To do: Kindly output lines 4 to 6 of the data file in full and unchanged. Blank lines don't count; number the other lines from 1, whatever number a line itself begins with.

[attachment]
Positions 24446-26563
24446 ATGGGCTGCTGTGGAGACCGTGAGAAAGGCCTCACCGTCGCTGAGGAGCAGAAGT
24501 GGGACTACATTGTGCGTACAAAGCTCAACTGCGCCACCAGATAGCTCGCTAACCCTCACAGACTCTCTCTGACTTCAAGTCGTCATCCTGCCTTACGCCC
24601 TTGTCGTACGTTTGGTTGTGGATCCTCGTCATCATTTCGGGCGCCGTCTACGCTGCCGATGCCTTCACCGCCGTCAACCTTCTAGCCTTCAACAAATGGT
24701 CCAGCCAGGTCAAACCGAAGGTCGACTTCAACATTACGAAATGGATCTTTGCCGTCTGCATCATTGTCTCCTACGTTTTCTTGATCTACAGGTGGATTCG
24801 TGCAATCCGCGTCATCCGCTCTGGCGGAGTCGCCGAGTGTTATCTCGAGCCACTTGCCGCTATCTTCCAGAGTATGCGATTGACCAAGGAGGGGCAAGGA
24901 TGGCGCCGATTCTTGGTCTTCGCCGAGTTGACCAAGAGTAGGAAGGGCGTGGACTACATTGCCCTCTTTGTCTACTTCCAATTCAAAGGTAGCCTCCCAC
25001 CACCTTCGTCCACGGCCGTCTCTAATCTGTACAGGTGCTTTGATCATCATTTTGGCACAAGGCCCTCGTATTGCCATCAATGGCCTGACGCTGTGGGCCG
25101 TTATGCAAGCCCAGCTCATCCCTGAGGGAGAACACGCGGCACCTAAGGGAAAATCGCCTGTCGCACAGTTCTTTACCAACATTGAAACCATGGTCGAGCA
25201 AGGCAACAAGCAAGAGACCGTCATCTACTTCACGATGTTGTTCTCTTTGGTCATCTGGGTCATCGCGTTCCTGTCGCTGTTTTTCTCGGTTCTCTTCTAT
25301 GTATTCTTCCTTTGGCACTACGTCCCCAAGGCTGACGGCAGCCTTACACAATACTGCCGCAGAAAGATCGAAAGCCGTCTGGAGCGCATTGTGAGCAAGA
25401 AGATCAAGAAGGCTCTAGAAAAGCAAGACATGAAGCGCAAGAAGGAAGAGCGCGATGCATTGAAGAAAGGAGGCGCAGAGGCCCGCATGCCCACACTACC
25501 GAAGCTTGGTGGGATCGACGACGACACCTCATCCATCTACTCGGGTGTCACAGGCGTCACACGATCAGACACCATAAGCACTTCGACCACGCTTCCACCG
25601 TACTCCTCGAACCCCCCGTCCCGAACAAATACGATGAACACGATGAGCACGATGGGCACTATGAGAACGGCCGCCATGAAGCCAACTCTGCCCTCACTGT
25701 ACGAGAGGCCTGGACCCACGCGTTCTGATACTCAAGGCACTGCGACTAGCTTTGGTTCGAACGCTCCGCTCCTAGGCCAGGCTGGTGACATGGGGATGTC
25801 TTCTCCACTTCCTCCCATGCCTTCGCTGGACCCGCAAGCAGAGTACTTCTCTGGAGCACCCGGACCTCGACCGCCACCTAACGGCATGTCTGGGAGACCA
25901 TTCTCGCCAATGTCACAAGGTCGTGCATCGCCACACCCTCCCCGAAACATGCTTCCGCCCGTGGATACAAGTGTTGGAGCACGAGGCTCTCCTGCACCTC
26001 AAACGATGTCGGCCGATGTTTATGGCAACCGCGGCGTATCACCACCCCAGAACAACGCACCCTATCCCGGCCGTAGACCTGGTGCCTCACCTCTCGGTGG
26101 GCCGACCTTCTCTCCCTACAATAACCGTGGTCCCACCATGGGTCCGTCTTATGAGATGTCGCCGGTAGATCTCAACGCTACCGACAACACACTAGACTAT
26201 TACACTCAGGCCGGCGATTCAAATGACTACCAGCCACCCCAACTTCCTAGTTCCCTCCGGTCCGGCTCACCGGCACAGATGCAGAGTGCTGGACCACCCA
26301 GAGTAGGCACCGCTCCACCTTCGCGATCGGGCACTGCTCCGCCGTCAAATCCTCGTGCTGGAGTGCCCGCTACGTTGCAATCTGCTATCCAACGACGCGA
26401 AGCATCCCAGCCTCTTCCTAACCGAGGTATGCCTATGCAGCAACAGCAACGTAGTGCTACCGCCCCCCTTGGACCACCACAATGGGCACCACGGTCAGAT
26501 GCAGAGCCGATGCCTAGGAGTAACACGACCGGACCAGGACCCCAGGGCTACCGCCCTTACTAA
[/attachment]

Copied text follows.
24601 TTGTCGTACGTTTGGTTGTGGATCCTCGTCATCATTTCGGGCGCCGTCTACGCTGCCGATGCCTTCACCGCCGTCAACCTTCTAGCCTTCAACAAATGGT
24701 CCAGCCAGGTCAAACCGAAGGTCGACTTCAACATTACGAAATGGATCTTTGCCGTCTGCATCATTGTCTCCTACGTTTTCTTGATCTACAGGTGGATTCG
24801 TGCAATCCGCGTCATCCGCTCTGGCGGAGTCGCCGAGTGTTATCTCGAGCCACTTGCCGCTATCTTCCAGAGTATGCGATTGACCAAGGAGGGGCAAGGA